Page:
Tuesday, November 07, 2006


The major purpose of a flower is to join the pollen of one plant with the ovules of another in order to form seed which is genetically unique, allowing for variation to occur. As such, each flower has a specific design which best encourages the transfer of this pollen. Many floras are reliant upon the wind to move pollen between flowers of the same species. Others rely on animals to accomplish this feat. Even huge animals such as birds, bats, and pygmy possums can be employed. The period of time during which this process can take place is called anthesis.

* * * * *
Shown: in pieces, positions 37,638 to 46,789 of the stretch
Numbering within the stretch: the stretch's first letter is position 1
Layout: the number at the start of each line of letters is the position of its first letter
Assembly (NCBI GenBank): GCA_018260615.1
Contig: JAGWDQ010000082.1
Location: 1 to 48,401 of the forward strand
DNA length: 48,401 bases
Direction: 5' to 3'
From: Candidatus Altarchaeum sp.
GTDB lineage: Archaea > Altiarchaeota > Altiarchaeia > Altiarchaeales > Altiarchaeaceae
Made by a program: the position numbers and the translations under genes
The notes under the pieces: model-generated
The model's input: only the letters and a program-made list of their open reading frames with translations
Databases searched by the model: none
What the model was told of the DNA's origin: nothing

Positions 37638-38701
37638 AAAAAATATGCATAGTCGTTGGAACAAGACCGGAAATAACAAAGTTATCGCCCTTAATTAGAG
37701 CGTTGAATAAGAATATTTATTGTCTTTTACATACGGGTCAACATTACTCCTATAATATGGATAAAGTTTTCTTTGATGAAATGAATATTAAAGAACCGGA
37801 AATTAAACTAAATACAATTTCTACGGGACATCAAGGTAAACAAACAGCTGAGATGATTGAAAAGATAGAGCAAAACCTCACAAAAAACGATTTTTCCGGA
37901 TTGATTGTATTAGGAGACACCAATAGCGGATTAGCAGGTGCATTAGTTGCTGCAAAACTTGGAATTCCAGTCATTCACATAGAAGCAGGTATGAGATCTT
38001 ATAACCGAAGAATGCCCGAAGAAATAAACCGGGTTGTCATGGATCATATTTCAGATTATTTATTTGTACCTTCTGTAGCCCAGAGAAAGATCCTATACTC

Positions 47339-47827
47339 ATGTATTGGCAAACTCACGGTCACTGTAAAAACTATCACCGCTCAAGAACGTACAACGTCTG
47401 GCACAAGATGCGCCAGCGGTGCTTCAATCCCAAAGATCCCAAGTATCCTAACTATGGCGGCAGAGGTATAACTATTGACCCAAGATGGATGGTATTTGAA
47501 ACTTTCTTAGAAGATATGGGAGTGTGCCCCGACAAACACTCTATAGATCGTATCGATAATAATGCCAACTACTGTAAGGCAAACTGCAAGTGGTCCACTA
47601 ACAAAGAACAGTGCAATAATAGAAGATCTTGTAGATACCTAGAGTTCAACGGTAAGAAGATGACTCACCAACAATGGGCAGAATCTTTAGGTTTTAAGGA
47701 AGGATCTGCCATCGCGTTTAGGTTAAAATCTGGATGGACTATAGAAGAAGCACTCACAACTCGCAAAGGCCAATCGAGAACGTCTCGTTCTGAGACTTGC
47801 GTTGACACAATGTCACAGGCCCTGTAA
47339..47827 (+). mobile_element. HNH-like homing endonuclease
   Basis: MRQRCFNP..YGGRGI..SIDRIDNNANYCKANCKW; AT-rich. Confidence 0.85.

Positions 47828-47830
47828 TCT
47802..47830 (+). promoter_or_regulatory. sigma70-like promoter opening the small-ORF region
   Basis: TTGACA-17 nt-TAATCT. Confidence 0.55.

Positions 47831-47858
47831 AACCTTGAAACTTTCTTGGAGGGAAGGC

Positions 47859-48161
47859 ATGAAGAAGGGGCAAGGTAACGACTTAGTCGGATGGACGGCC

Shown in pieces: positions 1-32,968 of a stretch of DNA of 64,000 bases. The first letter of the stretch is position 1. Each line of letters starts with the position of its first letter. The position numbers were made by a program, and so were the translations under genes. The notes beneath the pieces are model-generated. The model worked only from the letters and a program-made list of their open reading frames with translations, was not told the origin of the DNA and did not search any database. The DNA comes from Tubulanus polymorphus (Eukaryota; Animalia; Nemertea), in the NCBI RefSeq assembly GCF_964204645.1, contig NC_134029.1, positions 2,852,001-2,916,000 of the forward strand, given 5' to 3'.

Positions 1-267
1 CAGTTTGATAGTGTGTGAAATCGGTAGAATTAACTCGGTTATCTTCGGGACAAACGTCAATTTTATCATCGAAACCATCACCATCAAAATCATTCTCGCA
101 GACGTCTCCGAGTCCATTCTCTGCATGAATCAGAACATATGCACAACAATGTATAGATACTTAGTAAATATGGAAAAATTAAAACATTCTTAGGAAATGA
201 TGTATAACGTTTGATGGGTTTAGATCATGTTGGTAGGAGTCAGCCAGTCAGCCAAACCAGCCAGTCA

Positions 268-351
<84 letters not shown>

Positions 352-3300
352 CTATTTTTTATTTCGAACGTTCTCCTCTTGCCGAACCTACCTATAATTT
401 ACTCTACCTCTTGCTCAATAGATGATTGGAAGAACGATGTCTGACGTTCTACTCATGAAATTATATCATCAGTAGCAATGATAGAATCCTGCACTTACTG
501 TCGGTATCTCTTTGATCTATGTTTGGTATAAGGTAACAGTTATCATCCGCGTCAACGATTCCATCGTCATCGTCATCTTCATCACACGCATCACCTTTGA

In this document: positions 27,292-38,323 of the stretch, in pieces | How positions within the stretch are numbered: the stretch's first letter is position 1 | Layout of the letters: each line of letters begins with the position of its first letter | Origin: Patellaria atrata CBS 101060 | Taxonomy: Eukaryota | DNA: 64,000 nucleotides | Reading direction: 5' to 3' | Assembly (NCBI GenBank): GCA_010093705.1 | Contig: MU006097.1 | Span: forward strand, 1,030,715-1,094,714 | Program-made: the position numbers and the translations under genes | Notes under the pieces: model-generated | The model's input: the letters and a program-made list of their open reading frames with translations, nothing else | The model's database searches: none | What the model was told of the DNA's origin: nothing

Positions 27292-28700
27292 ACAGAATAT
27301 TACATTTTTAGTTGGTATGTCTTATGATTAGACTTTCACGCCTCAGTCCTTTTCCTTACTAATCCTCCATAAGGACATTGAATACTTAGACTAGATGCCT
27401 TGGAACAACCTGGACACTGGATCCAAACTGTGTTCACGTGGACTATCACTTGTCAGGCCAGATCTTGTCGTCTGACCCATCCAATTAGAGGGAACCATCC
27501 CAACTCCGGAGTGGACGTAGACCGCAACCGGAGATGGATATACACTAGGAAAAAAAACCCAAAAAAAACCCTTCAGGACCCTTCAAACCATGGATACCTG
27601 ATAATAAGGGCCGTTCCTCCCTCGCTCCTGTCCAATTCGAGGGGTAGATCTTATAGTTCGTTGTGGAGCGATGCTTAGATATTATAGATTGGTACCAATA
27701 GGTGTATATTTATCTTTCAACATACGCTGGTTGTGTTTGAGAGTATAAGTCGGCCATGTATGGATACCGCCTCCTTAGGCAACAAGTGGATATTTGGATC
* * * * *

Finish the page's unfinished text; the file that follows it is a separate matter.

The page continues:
The flowers of other species are pollinated by the wind they have no need to attract pollinators and therefore tend not to be "showy". Wind-pollinated flowers are referred to as anemophilous. While the pollen of entomophilies flowers tends to be large-grained, sticky, and rich in protein anemophilous flower pollen is habitually small-grained, very light, and of little nutritional value to insects, though it may still be gathered in times of dearth. Honeybees and bumblebees dynamically gather anemophilous corn pollen, though it is of little value to them.

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